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This ambitious independent production was packaged by producer W. Lee Wilder, brother of Billy Wilder, and distributed by Republic. The title character, played with relish (and a bit of mustard) by Erich Von Stroheim, is an arrogant vaudeville artiste specializing in a trick-gunshot act. A dyed-in-the-wool misogynist, Flamarion at first pays little attention to his beautiful assistant Connie (Mary Beth Hughes)-just as well, since Connie is already married to Flamarion's other assistant, Al Wallace (Dan Duryea). Bored with marriage, Connie begins playing up to her boss, the result being the "accidental" death of Al during Flamarion's act. Having committed murder for Connie's sake, Flamarion fully expects to be sexually compensated-but he doesn't know the treacherous Connie as well as the late Al did. Future cult favorite Anthony Mann's direction is rather perfunctory, suggesting perhaps that he was somewhat intimidated in the presence of the flamboyant Von Stroheim. ~ Hal Erickson, Rovi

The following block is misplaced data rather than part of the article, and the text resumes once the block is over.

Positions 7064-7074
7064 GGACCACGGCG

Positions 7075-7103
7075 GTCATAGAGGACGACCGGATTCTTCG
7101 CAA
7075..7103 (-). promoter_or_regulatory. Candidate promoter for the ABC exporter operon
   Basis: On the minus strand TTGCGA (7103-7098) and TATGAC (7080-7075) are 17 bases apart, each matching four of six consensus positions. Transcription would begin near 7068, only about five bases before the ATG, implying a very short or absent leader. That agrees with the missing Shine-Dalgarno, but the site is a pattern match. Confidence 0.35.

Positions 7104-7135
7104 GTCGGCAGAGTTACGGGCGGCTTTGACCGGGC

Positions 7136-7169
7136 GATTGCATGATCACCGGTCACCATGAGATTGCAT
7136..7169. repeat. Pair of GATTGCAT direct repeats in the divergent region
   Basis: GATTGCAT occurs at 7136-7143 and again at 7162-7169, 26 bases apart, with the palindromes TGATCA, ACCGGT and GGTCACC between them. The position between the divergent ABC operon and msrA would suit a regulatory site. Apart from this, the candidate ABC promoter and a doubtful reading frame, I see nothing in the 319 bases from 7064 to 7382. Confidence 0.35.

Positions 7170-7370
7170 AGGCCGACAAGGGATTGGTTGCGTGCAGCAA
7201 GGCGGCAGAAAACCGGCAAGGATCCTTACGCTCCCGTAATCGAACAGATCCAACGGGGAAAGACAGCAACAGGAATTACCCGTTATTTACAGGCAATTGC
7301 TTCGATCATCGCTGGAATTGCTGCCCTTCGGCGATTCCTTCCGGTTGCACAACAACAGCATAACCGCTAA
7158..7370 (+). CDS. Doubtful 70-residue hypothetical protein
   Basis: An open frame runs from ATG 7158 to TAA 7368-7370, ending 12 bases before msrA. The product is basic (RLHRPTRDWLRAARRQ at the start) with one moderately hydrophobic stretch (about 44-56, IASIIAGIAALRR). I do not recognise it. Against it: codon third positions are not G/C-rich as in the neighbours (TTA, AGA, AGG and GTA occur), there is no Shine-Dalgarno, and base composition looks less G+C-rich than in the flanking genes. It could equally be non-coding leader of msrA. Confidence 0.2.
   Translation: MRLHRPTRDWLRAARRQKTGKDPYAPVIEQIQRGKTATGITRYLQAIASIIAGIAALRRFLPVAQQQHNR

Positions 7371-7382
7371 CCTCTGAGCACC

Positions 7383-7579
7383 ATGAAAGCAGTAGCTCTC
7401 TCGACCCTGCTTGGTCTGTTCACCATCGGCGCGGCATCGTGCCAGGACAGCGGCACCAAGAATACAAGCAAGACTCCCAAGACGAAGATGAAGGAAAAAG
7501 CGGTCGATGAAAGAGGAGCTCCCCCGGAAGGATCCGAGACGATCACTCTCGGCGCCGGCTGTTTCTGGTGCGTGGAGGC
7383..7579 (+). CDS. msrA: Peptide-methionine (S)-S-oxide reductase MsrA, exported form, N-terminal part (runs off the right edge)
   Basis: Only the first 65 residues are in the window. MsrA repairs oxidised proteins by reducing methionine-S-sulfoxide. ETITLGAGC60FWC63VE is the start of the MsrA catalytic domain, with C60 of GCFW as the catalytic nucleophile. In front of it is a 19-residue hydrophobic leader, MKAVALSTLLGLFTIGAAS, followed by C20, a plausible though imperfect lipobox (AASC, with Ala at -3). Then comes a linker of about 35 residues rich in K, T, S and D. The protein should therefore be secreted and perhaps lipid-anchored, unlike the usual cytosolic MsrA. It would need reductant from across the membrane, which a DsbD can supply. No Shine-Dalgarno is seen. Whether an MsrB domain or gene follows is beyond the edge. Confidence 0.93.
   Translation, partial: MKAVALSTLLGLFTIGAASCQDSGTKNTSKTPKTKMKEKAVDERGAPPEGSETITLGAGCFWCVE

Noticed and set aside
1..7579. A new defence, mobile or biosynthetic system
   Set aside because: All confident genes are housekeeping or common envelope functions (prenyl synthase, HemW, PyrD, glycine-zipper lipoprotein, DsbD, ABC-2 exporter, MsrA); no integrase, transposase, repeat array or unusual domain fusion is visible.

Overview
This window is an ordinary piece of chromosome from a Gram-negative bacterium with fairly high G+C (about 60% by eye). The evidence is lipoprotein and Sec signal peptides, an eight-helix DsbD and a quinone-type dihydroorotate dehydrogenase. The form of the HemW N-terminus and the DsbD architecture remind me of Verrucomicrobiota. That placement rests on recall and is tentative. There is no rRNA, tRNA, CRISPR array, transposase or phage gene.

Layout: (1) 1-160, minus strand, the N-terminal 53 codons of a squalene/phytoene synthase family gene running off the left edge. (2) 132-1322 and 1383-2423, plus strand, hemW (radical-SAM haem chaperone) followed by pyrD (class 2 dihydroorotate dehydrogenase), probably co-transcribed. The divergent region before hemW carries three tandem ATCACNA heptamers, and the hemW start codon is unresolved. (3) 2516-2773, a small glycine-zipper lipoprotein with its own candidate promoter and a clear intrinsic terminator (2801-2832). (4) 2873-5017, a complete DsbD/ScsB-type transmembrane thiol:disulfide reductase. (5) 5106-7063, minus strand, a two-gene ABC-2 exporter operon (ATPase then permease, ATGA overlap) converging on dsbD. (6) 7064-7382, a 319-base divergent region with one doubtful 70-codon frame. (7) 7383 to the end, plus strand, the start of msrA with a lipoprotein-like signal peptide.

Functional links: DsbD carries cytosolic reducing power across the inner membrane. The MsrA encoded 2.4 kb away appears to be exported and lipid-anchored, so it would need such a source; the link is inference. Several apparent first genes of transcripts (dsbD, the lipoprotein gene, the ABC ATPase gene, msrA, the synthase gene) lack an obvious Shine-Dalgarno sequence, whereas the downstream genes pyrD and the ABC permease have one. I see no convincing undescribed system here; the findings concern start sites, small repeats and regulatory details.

This is from the Mill Creek Mystery Classics 100 Movie Pack. This is a decent little movie with a really nasty woman. She is really quite beautiful, and in the Blue Angel tradition, makes a man twice her age and not all that attractive, fall for her. There's no fool like an old fool and you don't mess with Von Stroheim. I wasn't aware that the great actor/director made some pretty weak films over the years. This one survives pretty well. Von Stroheim plays Flamarion, a trick shot artist, who is in great demand. He gets into the business of an alcoholic and his cheating wife. She uses him, changes him, and then he wants revenge. The story is told by Flamarion as another vaudeville performer holds him in his arms as he dies. It is told in flashback. I have to admit knowing that things had no possibility of working out, yet because of the interesting nature of the characters, particularly the young woman (who is beautiful, even by modern standards). Those of us who have had those yearnings to be young again and have a second chance can easily sympathize as this man makes mistake after mistake; loving too much; trusting too much. I was fairly impressed by the movie, 3 Stars, 6-17-13